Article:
Movies, books, and songs to capture the essence of Los Angeles and get you in the mood for travel

Movies and TV Shows

Sunset Boulevard (1950)
High drama ensues when a wealthy, aging film star (Gloria Swanson) hires an obscure screenwriter (William Holden) to brush up her comeback vehicle. Rich black-and-white settings (a Fifties-era Paramount picture, opulent mansion) and concepts (a star's insatiable ego, the prevalence of "the business") haven't lost any relevance.

Down and Out in Beverly Hills (1986)
Silly romp in which a suicidal homeless man (Nick Nolte) turns life inside-out for a Beverly Hills couple (Richard Dreyfuss, Bette Midler) and their kids.

Grease (1978)
Timeless classic in which summer lovers Danny (John Travolta) and Sandy (Olivia Newton-John) reconfigure themselves to conform to the realities of life at Rydell High.

L.A. Story (1991)
Steve Martin's wacky romantic comedy lovingly parodies the quirks and foibles of chaotic, car-happy L.A.

The Player (1992)
Robert Altman's atmospheric ensemble thriller about a studio executive being blackmailed by a rejected screenwriter. Inside references and political Hollywood intrigue portray "the business" as cutthroat and unforgiving. Luckily, it's just a movie.

Mulholland Drive (2001)
David Lynch's dreamlike mystery shows L.A.'s oddities, layered with surreal textures and quirky personalities. The movie is pure fantasy, but it captures the city's mysterious, ephemeral essence.


Ask the Dust, by John Fante (1939)
A young screenwriter comes to terms with his budding career, set against the backdrop of a love-hate relationship with a Mexican waitress. Paints a vivid picture of thirties-era Bunker Hill, then a ritzy neighborhood-turned-slum.

The Black Dahlia, by James Ellroy (1987)
The great L.A. crime writer's noir novel about the investigation of the torture and death of a beautiful aspiring actress. Depicts gritty landscape of postwar Hollywood.

The Loved One, by Evelyn Waugh (1948)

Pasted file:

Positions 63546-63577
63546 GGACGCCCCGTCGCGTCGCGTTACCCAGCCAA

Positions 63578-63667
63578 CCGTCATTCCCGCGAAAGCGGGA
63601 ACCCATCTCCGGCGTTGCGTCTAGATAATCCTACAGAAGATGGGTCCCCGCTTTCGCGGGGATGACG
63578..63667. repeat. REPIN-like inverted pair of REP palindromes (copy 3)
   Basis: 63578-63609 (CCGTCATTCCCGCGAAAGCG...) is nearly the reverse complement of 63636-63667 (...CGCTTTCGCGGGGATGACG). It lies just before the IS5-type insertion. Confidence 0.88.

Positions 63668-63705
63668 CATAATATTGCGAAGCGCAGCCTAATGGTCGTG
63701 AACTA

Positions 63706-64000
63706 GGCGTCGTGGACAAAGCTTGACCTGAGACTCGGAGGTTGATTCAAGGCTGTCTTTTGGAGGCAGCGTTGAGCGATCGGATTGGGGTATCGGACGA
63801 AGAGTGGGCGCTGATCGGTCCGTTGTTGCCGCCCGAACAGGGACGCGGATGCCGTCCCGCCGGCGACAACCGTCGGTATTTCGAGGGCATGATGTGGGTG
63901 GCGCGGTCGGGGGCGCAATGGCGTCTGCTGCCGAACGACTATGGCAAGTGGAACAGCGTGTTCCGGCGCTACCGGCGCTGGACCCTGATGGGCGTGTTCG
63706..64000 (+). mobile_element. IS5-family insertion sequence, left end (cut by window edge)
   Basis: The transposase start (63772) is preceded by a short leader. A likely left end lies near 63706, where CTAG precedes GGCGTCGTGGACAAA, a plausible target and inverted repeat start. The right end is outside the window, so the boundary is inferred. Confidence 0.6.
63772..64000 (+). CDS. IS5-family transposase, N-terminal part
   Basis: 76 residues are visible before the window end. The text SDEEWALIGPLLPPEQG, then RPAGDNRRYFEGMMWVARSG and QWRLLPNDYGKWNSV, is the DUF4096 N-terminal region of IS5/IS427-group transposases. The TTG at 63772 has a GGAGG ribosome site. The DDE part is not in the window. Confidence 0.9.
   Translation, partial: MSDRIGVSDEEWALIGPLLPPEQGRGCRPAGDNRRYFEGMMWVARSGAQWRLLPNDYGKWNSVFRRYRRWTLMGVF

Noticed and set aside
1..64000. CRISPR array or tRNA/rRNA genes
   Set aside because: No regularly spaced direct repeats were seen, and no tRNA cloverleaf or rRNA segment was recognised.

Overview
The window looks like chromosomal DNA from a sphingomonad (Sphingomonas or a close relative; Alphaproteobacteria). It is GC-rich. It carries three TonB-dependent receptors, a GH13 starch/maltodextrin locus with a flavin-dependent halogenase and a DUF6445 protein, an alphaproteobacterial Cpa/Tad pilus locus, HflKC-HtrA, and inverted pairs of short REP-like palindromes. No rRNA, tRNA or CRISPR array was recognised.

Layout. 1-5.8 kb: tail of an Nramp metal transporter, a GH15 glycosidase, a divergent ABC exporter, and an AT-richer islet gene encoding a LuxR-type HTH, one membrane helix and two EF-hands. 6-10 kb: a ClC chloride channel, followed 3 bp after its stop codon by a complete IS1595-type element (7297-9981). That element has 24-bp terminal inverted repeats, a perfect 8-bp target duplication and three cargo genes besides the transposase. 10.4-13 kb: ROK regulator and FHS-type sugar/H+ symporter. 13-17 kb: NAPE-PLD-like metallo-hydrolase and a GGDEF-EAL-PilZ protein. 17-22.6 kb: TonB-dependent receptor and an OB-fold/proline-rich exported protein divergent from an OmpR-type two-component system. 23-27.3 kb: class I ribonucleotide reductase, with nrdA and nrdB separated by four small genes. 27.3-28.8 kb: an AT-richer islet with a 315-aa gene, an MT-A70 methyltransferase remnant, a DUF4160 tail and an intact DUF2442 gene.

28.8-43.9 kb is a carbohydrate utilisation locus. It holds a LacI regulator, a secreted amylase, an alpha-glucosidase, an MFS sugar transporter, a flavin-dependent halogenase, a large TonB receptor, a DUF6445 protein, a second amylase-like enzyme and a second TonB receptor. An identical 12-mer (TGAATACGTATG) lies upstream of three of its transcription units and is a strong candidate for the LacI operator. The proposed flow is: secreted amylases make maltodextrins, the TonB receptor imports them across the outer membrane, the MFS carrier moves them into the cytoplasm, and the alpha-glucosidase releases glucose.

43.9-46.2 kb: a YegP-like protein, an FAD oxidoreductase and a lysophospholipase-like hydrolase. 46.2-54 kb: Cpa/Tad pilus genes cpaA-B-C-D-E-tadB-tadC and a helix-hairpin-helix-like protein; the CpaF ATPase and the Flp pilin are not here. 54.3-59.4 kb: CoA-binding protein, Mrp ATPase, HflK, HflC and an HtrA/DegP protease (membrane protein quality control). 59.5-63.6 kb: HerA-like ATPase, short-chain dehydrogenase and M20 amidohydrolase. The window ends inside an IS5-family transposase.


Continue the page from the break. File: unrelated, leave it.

Before Six Feet Under came The Loved One—Waugh's hilarious send-off of the Los Angeles funeral industry. His satire of blithe American attitudes toward sex and romance, of British expats in Los Angeles, and of Hollywood is still scathingly relevant.

The Pleasure of My Company, by Steve Martin (2003)
Novella chronicling the daily ordeal of a mildly autistic ex-programmer in Santa Monica—and illustrating that extreme neurosis can exist in sunny Los Angeles, too. Just as poignant, and arguably funnier, than Shopgirl, Martin's first novella.

The Slide Area: Scenes of Hollywood Life, by Gavin Lambert (1959)
Narrated by a screenwriter, these short stories provide evocative descriptions of Hollywood, the Pacific Palisades, Malibu, and other distinctive L.A. spots.



Sounds of Summer
This 30-song collection is seminal Beach Boys: as much carefree California lifestyle as tuneful, harmony-slinging surfer sounds. The great surfing songs are here, as is "California Girls," "Fun, Fun, Fun," "Sloop John B.," and the surprisingly pensive "Don't Worry Baby."

Red Hot Chili Peppers Greatest Hits
Featuring Anthony Kiedis' soaring, sliding vocals at their most gorgeously introspective, delivering lyrics about angst, drugs, suicide, and more drugs. Can't get much farther from the Beach Boys.

Loneliness Knows My Name
L.A. singer-songwriter Patrick Park is a Bob Dylan folk lyricist for modern times.

More Adventurous
The older that progressive LA-based band Rilo Kiley gets, the more assured they sound. Their 2004 album is a smooth mix of wistful tunes as adept with an organ sound as with a drum set. For a rawer version of Jenny Lewis' velvetine lead voice, try Rilo's first album, Take Offs and Landings.

Best of The Doors
Jim Morrison's early demise makes this compilation all the more amazing for its intelligence, ferocity, and rebellion.

Randy Newman Songbook Vol. 1
This album features L.A.'s most famous songwriter and his piano.

Singin' in the Rain
It doesn't really rain in L.A., but who can forget Gene Kelly's exuberant dance with a lamppost during an unlikely Hollywood downpour?

The Graduate
Some of Simon & Garfunkel's best-known songs on this quintessentially California soundtrack, accompanying the notorious pairing of Dustin Hoffman and Anne Bancroft in (where else?) L.A.

Ride the Lightning
Thrash metal band Metallica pioneers a loud, if artfully layered, sound.

Roy Orbison: 16 Biggest Hits
For those who recall Julia Roberts being snubbed on Rodeo Drive, there's a good chance Roy Orbison will conjure the Los Angeles sunshine as portrayed by Roberts' latter-day Cinderella with "Oh, Pretty Woman."

Classic Songs:

Ranging from cheery pop melodies to grungy rock and mellow ballads, here are ten of our favorites:

1. "Hotel California" by the Eagles
2. "I Love L.A." by Randy Newman
3. "California Girls" by The Beach Boys
4. "Moonlight Drive" by The Doors
5. "Welcome to the Jungle" by Guns N' Roses
6. "Tiny Dancer" by Elton John
7. "Santa Monica" by Everclear
8. "City of Angels" by 10,000 Maniacs
9. "Californication" by Red Hot Chili Peppers
10. "Zoot Suit Riot" by Cherry Poppin' Daddies


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